Thu, 17 Feb 1994 21:23:24 GMT

Related articles |
---|

[2 earlier articles] |

Re: Frequency of integer division in source code? meissner@osf.org (1994-02-09) |

Re: Frequency of integer division in source code? tfj@apusapus.demon.co.uk (1994-02-10) |

Re: Frequency of integer division in source code? glew@ichips.intel.com (1994-02-11) |

Re: Frequency of integer division in source code? bazyar@netcom.com (1994-02-10) |

Re: Frequency of integer division in source code? cliffc@dawn.cs.rice.edu (1994-02-14) |

Re: Frequency of integer division in source code? chase@Think.COM (1994-02-15) |

Re: Frequency of integer division in source code? pardo@cs.washington.edu (1994-02-17) |

Newsgroups: | comp.compilers |

From: | pardo@cs.washington.edu (David Keppel) |

Keywords: | architecture, optimize, comment |

Organization: | Compilers Central |

References: | 94-02-058 94-02-092 |

Date: | Thu, 17 Feb 1994 21:23:24 GMT |

*>>[Beware of `n = a - b' where sizeof(*a) isn't a power of 2.]*

David Chase writes:

*>[Or you can multiply by ...]*

In some cases, `n' is being computed just to compare against another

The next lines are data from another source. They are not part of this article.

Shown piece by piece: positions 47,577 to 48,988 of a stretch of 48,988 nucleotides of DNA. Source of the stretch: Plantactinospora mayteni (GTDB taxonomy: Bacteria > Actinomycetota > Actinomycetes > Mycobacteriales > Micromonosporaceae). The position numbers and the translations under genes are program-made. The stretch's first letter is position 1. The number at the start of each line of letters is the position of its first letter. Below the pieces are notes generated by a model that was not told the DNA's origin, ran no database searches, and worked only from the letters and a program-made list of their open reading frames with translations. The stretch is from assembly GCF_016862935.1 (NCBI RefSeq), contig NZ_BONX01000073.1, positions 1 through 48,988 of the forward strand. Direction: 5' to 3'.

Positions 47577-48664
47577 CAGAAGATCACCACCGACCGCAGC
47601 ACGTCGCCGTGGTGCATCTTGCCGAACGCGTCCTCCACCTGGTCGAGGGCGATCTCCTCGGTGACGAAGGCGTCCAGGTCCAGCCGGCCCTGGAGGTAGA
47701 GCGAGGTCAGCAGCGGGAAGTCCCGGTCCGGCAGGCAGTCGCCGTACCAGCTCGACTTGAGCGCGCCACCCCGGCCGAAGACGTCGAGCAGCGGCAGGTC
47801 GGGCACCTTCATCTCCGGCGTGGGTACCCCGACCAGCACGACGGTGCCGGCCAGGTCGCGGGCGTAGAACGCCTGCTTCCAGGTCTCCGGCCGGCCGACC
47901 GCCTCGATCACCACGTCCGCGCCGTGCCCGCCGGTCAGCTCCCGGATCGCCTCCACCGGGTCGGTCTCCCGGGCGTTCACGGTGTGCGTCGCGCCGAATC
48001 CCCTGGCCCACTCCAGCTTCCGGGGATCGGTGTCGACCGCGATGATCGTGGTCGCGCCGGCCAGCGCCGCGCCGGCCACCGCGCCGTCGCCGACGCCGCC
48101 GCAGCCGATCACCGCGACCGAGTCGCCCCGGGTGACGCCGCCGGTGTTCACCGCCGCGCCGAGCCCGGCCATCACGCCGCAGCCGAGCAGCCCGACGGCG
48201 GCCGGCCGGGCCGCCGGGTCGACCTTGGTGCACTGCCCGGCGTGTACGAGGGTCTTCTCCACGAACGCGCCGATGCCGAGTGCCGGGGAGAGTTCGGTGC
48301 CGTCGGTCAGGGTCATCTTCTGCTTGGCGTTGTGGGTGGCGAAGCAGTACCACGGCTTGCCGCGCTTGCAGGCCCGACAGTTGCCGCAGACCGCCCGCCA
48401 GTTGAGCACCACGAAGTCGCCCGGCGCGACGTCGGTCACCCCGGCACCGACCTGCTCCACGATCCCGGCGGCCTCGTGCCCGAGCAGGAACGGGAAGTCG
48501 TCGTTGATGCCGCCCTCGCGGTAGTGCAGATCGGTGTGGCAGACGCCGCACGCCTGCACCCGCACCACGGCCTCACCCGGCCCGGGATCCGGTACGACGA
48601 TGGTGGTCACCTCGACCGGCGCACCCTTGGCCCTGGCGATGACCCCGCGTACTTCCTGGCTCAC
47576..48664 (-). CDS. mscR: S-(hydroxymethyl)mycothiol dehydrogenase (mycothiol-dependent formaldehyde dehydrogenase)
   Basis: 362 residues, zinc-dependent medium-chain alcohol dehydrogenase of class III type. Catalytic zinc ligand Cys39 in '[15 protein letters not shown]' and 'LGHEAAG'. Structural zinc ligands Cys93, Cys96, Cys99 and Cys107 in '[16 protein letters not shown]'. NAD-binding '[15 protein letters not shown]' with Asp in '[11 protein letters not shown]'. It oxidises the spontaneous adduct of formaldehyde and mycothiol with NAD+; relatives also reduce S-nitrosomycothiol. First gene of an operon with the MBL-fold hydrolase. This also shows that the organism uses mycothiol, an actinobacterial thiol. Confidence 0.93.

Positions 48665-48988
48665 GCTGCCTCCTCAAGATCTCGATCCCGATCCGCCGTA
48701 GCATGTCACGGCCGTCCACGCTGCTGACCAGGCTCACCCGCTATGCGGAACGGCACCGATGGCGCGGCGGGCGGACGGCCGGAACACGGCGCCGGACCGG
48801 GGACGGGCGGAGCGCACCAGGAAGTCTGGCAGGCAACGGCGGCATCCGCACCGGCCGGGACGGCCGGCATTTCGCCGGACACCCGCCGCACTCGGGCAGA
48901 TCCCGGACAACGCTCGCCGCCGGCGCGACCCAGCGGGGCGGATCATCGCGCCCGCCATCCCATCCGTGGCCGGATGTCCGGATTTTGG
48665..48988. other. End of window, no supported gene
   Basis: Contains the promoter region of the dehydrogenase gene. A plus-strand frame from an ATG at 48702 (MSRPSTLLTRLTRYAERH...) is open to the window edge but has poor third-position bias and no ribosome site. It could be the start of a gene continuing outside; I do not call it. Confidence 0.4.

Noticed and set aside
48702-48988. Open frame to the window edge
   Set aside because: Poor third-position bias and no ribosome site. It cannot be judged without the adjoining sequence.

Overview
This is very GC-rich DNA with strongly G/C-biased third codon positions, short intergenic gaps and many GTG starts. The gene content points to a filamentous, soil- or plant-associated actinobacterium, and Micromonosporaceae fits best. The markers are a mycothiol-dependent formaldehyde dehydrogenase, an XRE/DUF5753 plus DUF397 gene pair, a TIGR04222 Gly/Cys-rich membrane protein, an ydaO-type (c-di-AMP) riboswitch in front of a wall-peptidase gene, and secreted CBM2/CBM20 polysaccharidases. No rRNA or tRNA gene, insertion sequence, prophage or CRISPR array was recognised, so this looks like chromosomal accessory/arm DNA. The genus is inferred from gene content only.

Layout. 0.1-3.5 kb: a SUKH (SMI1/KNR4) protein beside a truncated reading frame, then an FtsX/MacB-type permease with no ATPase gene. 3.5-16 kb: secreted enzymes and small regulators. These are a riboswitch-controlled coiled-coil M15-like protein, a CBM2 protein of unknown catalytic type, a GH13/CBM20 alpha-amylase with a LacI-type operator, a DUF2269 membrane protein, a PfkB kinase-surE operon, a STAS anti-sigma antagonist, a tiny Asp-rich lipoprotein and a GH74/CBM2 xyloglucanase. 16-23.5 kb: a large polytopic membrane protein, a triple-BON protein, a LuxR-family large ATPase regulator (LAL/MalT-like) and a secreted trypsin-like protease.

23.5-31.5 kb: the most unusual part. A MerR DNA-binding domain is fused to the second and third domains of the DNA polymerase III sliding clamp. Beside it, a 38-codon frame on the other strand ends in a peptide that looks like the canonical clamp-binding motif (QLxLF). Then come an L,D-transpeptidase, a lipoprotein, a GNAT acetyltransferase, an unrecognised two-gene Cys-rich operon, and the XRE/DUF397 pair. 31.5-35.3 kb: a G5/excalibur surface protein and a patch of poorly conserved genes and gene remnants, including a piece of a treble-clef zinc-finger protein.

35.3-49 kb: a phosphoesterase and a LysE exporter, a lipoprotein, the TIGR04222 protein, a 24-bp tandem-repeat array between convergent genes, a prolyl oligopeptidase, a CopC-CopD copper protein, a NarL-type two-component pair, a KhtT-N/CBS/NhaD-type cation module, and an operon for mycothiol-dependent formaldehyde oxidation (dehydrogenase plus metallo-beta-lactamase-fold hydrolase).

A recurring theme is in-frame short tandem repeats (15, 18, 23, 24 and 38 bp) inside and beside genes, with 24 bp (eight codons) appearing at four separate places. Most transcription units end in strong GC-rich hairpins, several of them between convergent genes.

variable, e.g. `maxn'. In those cases it is possible to eliminate the

divide and instead multiply `maxn' by `sizeof(*a)'. That is, instead

of

n = a - b;

if (n >= maxn) {

return (NULL);

}

*b = val;

return (b+1);

you do (or better yet, your compiler does it for you):

n' = (char *)a - (char *)b;

maxn' = maxn * sizeof(*a);

if (n' >= maxn') {

return (NULL);

}

*b = val;

return (b+1);

If `sizeof(*a)' is 12, then multiply to compute maxn' takes 3 cycles

instead of the 11 to compute n in David's example.

This trick only works when you don't actually need `n' and where you

can show the multiply won't overflow (it can't in this case or `a - b'

would be nonsense) or can show that the result is the same even in the

presence of overflow. If you have to scale several values (e.g. `maxn'

and also `minn' and also ...) then it may not be profitable.

But it's useful when it works.

;-D on ( Divisive multiplication ) Pardo

[This is a classic technique. If you look up Bresenham's original paper on

rasterizing a line segment, he uses this trick to avoid an expensive

division by two. -John]

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